British Columbia

Vancouver law firm seeks legal grounding of unwritten Indigenous laws

Vancouver's West Coast Environmental Law is working alongside several First Nations to uncover ancestral laws and build them into Canada's legal system.

Ancestral laws are foundational to the Canadian Constitution, says RELAW project leader

The St’át’imc Nation is one of several cohorts involved in the project that attempts to bring their ancestral laws into a modern legal framework. (RELAW)

A Vancouver law firm is trying to give unwritten Indigenous laws more legal sway.

The project, spearheaded by West Coast Environmental Law, rewrites traditional and often forgotten ancestral laws into modern legal terms. Maxine Matilpi, the project's lead, says the goal is to give First Nations greater voice in legal decisions that affect their communities.

"There's a real need for it," said Matlipi. "There are lots of communities that have environmental issues that they're wanting to address, and sometimes going through the whole court process is huge and onerous."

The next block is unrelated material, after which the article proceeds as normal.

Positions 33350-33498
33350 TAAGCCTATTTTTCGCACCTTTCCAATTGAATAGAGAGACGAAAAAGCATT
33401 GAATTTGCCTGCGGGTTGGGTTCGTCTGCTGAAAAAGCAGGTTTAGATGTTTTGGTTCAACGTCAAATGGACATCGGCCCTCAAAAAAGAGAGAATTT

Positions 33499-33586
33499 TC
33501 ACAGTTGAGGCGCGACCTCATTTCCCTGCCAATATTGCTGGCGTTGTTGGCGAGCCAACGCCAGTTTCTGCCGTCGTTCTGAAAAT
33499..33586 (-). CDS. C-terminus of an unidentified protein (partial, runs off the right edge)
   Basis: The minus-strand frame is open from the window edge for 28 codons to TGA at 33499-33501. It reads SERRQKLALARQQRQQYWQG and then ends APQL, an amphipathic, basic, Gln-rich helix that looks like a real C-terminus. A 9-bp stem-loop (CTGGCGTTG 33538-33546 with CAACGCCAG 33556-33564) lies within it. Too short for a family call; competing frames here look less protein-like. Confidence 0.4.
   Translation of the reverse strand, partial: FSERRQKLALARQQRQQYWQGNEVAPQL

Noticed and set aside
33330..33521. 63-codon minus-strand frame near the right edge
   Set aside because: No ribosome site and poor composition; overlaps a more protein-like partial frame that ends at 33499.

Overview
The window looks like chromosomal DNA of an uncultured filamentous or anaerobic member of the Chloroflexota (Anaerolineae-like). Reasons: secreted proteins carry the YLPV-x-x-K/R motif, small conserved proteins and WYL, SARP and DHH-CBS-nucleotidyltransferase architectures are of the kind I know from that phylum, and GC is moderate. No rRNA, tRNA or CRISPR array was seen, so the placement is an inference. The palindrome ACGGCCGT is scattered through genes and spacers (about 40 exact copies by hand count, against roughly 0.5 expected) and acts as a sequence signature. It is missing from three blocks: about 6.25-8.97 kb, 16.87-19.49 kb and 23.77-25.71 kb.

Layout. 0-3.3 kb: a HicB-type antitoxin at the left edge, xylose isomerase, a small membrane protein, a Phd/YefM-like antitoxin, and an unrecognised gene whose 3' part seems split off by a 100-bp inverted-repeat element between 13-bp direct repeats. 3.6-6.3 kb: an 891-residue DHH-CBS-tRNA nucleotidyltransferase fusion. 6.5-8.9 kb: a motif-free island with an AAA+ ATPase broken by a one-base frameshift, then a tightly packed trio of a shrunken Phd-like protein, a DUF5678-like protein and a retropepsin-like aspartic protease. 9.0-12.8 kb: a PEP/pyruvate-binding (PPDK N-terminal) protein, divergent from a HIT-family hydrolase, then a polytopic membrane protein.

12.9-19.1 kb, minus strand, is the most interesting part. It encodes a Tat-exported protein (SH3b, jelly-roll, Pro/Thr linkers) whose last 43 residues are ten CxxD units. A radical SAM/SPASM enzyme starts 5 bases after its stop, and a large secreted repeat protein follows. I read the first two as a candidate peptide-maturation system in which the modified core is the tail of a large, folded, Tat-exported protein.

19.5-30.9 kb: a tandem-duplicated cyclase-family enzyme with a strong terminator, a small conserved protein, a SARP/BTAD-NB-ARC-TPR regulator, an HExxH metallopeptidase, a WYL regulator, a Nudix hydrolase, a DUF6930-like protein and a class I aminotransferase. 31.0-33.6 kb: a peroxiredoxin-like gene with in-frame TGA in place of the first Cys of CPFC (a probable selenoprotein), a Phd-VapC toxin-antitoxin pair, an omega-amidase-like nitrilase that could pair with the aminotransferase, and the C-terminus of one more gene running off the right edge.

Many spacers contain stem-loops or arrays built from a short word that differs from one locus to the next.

She says Indigenous laws are not to be confused with Aboriginal laws, which are written within the Canadian justice system and pertain to treaty rights and enforcement.

In contrast, Indigenous laws predate the Canadian Constitution, said Matlipi, meaning they have less legal standing. They are unique to different communities, and are often depicted in traditional narratives, language, song, and dances.

Uncovering Indigenous law

The group is currently working with several First Nations including St'át'imc Nation, Shuswap Nation Tribal Council, and Tsilhqot'in Nation, to uncover some of their old Indigenous laws.

The process involves going through traditional stories, and extracting a series of legal principles from them. The principles are rewritten into a Canadian legal framework, which, for example, could be used to create a formal environmental policy that protects their resources.

Ideally, the policies would be enforceable on the ground, says Matlipi.

But she admits there's been some areas criticism.

"We recognize that the methodology that we're using might not be perfect, and is within a colonial construct — but it's a start."

The group recently opened their doors to a new cohort of clients in hopes of expanding the current pool of five.

"It's a year long process, and a pretty exciting opportunity to deepen community based capacity to articulate indigenous law and to work together on some pretty important stuff."

With files from CBC's Radio West

To listen to the full interview, click on the audio labelled: Vancouver firm seeks legal grounding of unwritten Indigenous laws